I’m in the process of searching for my great grandparents in the 1940 census, as I know they moved around quite a bit after the crash, and my grandfather had already left home by 1940, but I did look at my current address in the Pennsylvania records ala Wolfers. The plaque outside my house in Gettysburg says it was built by a doctor who served in the Civil War and stuck around after it was over. By 1940, however, the house belonged to Helen Culp, a 52-year old single schoolteacher who finished college, and her sister, Margaret, a 37-year old department store employee, who finished high school. Though entirely coincidental, it feels appropriate that I should spend my time in Gettysburg in an educated, female teacher’s house. Helen and Margaret were white, their parents were born in Pennsylvania just as they were, and they grew up speaking English at home*. Helen earned $1400 in 1939 and her sister, $700. Helen’s salary is worth about $22,000 in 2010 dollars if we use Purchasing Power Parity calculations, but could have represented a lot more if we measure it by ‘prestige’ or ‘economic power’. If you haven’t used www.eh.net‘s “How Much is That” tool, you should; it’s super fun.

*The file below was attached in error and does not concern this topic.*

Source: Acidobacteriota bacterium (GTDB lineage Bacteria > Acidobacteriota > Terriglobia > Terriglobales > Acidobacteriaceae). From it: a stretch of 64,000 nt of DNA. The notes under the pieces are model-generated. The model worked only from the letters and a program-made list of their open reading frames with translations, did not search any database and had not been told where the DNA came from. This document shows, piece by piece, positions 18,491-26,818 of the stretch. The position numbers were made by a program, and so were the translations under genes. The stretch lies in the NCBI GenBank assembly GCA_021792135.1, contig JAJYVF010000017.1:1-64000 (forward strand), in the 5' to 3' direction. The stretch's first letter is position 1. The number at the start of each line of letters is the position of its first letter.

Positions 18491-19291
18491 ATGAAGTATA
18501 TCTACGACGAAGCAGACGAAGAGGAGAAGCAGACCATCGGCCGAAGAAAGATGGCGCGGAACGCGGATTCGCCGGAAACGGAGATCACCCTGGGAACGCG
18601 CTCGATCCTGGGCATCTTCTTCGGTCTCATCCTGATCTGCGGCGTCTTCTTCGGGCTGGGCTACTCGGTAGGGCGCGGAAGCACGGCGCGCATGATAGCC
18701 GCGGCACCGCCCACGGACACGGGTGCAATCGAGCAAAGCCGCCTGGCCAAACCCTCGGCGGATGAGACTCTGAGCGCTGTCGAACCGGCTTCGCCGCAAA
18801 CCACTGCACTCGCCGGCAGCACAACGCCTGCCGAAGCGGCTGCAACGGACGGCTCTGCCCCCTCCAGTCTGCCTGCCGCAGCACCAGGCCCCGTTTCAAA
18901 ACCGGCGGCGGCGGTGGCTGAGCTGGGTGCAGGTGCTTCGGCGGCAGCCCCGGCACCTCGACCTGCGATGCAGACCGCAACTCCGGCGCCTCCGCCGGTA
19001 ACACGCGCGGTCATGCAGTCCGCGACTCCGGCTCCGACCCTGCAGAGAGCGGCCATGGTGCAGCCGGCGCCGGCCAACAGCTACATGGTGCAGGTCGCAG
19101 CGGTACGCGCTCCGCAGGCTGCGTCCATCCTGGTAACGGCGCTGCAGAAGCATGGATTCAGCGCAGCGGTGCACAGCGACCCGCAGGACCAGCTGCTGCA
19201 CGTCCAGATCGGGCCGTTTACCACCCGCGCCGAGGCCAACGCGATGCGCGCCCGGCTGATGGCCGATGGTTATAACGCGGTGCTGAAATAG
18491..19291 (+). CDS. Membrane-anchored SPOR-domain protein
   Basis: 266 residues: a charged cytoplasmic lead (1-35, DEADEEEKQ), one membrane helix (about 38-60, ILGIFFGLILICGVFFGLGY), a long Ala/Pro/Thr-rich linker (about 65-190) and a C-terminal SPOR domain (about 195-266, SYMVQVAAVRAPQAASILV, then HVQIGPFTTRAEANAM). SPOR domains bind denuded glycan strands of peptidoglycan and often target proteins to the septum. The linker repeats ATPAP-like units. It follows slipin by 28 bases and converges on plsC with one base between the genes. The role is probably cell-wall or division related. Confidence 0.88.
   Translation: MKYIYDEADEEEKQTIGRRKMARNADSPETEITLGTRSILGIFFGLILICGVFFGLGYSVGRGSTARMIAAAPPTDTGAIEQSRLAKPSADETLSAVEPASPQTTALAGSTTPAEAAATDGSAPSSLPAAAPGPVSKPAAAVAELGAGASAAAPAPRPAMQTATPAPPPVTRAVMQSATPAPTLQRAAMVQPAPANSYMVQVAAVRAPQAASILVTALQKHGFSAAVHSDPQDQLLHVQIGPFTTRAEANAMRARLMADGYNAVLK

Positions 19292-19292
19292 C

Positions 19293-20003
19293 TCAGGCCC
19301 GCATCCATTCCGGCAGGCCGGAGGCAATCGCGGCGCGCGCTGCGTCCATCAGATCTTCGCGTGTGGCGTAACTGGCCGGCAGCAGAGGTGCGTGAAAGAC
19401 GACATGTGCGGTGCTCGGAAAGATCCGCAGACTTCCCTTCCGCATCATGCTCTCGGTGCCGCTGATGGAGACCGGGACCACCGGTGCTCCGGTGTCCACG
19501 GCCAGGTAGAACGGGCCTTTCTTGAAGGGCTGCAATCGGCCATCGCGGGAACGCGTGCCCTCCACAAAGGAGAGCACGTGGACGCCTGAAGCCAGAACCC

Helen said the value of her house was $5000. This is almost three years’ salary for her, which tells me that either she was paid very well for the time, or that houses were much cheaper in Gettysburg in 1940. I’m fairly certain I could not purchase my house with three years’ salary (although, Helen, at 52, had likely been teaching for much longer than I have). Currently, houses in Gettysburg are pretty expensive, at least compared to surrounding areas, primarily due to historical value, laws governing historical buildings and their preservation or destruction, and limits on building height and density.